However, prior to last summer, BO’B was just the HC. He picked up the mantle of GM after the botched poaching of Nick Caserio from the Patriots. No need to rehash those first personnel moves. In theory, BO’B came into this off-season wiser in the ways of being a GM.

Then BO’B opened up the free agency period with a bang, and not a good one. The trade of Hopkins to Arizona stunned everyone, but especially Hopkins’ former teammates. Players from Kenny Stills to Watson voiced their displeasure via social media. Watson’s reaction was especially concerning, with the team striving to sign him to a long-term extension. Subsequent reporting and interviews revealed that potential friction existed between Nuk and BO’B, from lack of on-field communication to condemnation of Nuk’s lifestyle. Even Watt did not exactly endorse BO’B’s actions in a TV interview given weeks later, a rare move for him.

The tone appeared to change in the wake of the protests after the death of George Floyd. BO’B indicated his support for players who would kneel to protest injustice, saying he would kneel with them. This garnered several new positive tweets from players. Yet, the move with Hopkins, and the dangers of being both GM and HC are not forgotten. Recent publications note that agents did not look upon the Texans favorably after BO’B ditched Hopkins, and while the Texans did acquire players to replace him and Watson is seemingly happy with those moves, not all bad blood is gone.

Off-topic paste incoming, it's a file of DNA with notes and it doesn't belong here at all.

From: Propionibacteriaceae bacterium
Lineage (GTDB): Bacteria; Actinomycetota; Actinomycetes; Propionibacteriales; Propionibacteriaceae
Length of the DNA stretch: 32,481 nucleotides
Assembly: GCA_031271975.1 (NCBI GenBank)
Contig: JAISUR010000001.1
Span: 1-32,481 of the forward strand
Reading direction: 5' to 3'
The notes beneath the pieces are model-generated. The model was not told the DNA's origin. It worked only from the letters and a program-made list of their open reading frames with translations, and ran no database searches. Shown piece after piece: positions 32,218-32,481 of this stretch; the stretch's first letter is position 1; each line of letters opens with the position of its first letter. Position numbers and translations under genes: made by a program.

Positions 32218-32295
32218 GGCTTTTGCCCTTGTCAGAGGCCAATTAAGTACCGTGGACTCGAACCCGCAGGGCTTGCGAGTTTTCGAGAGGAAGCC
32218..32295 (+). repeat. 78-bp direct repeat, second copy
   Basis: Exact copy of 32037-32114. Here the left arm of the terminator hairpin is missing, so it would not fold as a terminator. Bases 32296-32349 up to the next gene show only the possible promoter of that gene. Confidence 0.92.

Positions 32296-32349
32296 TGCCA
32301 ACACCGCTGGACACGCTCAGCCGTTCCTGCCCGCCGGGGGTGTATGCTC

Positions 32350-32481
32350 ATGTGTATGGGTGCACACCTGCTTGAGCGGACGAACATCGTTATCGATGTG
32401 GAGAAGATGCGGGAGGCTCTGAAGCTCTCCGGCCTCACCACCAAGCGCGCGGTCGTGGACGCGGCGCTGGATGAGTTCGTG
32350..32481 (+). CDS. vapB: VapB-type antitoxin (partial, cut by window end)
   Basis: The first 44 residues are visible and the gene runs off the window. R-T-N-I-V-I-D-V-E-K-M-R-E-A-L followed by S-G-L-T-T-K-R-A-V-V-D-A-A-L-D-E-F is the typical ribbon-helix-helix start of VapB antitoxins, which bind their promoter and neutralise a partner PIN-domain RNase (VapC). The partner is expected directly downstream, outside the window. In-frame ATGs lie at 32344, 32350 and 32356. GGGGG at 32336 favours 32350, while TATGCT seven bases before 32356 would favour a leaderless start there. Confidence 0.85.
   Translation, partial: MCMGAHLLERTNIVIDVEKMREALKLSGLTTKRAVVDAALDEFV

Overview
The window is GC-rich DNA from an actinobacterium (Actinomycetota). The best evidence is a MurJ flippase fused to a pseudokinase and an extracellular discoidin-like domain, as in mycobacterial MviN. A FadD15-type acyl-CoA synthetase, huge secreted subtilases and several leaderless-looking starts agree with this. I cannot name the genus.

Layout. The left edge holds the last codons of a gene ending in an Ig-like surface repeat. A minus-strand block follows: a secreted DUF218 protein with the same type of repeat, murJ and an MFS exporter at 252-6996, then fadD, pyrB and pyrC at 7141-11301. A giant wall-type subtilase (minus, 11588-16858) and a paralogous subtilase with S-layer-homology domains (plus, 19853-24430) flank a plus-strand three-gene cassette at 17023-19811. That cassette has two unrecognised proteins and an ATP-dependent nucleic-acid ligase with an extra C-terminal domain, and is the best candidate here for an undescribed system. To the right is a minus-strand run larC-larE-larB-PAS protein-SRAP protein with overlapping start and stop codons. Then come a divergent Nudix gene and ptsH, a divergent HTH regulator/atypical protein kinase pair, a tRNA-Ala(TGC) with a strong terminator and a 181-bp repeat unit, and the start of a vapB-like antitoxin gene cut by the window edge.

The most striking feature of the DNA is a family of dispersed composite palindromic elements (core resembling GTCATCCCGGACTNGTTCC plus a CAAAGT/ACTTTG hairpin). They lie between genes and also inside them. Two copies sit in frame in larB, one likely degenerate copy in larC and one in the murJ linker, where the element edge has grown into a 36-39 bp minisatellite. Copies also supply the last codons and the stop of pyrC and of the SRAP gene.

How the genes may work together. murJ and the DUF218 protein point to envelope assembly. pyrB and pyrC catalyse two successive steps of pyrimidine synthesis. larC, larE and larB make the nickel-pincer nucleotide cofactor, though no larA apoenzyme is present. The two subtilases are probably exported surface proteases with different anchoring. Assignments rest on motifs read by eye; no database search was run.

HOW LIKELY IS THIS TO HAPPEN? Much will depend on BO’B. Should the team perform well, winning will mask many issues. If BO’B follows his word and supports his players in all actions, to include kneeling to support social justice, he may overcome the ill-will from this off-season. However, should he go back on those words, or should BO’B the GM contradict BO’B the coach with personnel actions that upsets key players, then the team could react negatively, with the worst case being they quit on him on the field, producing a poor win/loss result. There is a reason most teams do not dual-hat the HC and GM, and the 2020 Texans validate that action. With little real draft ammunition, the team would need free agents, and while they could make some cap room, the Texans may not be an attractive destination. Even worse, BO’B alienates Watson, and if no contract extension, Watson could be gone after 2021, sending the franchise into a losing purgatory.

That’s enough gloom and doom for today. Tune in tomorrow for the 2nd part.

In the meantime, what are the odds these scenarios come true? Think injuries are inevitable? Holding your breath for BO’B to lose the locker room? Or, are you convinced 2020 is Houston’s year? Tell us what you think in the comments.